Saturday, November 18, 2006

A "Brilliant" Evening

For many years now, Dan has taken charge of putting the boys to bed. His bedtime rituals with them are sweet, but they take a lot longer than I seem to have the patience for. They read at least one chapter of Harry Potter together. They snuggle and talk about their days. He often tells them a story. It takes over an hour. On the rare occasion that Dan is not home to put the boys to bed, they get me. This is how I put them to bed. Me: "Get in bed, now." Boys: "Mom, can't we have a story, pleeeeeeease?" Me, barking: "No! Get in bed right now!" This bedtime routine I have developed is part of my bid to be named Angel Mother of the Year.

In the past few months, Dan has had to spend more evenings working late at the office. I finally broke down one night and decided to attempt to replicate at least part of the bedtime ritual they are accustomed to. I didn't want to read them Harry Potter because Dan is really into the books and wouldn't want to miss a chapter. So, we sat on the couch and I read them a picture book. It was a much gentler bedtime than my usual, so I've been trying to repent and change my ways. Now on our weekly trip to the library, I spend part of the time searching for picture books that look fun to read so that I won't be bored when they ask me to read Lyle Lyle Crocodile for the 40,000th time. This has greatly improved my attitude toward putting them to bed.

Two nights ago, I was particularly on top of my game. It started out with a package the boys received in the mail from their Aunt Bug. Taped to the outside of the package were six starbursts. I used the candy as a bribe to get them to eat a good dinner, so that was our first step in the right direction. After dessert, I put them in the bathtub. At the end of their bath, I opened their package for them, revealing a brand new Sudoku for Kids book. I used the new book as a bribe to get them out of the water. Once they had their little underwear and wife-beaters on (they won't wear pajamas), we sat on the couch together and Eli proceeded to explain to Adam how to do Sudoku. It was really touching to see him kindly showing Adam what to do, especially since they seem to spend a great deal of their time trying to kill each other. After each Sudoku puzzle that Adam completed, Eli wrote "Great Job" on the top and put a big star in the middle. After a few puzzles, I decided that instead of our usual library books, I would read to them from the new Friend (the monthly magazine for children published by the Church). We opened to the inside cover and read "An Embarrassing Arrest" by Quinn D., age 10, North Carolina:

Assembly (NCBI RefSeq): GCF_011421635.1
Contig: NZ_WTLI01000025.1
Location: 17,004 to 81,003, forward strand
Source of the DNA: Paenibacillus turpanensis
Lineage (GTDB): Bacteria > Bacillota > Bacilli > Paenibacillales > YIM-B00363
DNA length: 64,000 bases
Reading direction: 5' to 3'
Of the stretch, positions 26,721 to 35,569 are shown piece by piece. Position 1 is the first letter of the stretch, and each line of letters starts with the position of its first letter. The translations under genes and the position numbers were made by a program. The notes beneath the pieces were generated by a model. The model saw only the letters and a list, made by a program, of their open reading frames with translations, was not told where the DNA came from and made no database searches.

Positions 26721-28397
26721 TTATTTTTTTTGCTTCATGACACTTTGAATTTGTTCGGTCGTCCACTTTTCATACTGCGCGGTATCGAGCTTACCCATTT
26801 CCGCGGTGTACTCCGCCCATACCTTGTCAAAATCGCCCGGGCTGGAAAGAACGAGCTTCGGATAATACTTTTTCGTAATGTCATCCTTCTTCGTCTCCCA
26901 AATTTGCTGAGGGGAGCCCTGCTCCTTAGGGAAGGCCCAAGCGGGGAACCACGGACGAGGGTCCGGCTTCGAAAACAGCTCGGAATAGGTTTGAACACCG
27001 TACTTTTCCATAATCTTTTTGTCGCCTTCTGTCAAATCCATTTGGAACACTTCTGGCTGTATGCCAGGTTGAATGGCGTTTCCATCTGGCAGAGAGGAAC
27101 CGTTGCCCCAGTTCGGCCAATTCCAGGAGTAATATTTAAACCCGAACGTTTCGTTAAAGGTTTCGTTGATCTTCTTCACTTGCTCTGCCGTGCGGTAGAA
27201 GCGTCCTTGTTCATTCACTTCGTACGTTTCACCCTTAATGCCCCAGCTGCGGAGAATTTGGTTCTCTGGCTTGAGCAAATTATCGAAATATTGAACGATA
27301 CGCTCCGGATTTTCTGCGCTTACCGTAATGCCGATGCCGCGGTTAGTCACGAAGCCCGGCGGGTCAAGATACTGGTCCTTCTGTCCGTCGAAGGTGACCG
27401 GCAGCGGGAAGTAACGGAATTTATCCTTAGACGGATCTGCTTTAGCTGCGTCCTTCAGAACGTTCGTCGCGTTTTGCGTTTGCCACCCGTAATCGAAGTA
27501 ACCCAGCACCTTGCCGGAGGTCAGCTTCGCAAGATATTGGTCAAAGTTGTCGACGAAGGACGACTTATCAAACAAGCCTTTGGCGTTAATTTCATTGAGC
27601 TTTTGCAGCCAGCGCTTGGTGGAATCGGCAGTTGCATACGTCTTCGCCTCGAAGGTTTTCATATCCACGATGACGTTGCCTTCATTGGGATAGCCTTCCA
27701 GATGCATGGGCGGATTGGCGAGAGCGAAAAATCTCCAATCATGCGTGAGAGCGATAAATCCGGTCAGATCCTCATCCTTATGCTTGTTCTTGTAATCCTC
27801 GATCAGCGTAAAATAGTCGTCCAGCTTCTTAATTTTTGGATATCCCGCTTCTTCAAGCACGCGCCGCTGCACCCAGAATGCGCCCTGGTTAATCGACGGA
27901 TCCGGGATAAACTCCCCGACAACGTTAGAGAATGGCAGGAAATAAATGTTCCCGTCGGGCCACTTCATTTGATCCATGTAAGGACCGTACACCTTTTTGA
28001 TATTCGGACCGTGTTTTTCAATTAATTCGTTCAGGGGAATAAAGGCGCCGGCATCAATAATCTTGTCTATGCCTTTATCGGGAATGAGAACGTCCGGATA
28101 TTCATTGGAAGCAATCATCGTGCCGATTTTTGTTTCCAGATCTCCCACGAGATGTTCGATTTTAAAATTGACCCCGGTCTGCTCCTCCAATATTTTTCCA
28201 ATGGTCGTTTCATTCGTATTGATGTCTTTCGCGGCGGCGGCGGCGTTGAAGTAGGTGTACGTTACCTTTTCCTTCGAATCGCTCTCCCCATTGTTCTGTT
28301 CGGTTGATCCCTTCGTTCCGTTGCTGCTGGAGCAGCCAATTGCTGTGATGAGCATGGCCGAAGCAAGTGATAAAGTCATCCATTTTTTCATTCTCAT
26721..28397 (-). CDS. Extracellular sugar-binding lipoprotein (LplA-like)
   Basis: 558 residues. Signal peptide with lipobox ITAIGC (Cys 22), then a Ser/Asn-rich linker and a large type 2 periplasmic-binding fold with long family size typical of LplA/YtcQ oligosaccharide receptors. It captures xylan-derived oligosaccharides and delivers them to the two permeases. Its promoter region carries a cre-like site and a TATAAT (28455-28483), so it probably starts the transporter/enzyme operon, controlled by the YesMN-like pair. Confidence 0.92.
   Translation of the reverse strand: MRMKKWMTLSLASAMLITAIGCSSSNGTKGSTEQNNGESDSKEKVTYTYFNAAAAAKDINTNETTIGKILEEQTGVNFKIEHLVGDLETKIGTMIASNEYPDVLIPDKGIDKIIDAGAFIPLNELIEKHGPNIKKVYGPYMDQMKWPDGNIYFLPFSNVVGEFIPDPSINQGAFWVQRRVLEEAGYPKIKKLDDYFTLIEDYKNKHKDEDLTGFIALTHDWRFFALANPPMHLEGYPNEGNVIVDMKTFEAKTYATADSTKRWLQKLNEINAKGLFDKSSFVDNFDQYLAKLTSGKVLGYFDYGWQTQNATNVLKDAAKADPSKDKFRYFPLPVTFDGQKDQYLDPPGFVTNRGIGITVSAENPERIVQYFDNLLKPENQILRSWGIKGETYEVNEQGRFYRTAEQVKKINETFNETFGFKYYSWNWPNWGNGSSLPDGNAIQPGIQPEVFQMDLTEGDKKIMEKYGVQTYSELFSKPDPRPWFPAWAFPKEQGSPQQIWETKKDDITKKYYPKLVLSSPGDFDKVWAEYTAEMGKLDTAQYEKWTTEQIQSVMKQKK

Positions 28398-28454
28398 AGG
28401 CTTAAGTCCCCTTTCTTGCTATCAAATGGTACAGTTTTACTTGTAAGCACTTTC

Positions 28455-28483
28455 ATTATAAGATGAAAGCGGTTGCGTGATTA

One day in my class I had to "arrest" a girl in another class for a mock trial we were doing. I was really embarrassed and prayed for help. My teacher said I had done better than anyone she had seen do it in 18 years. Later that night I thanked Heavenly Father for His help.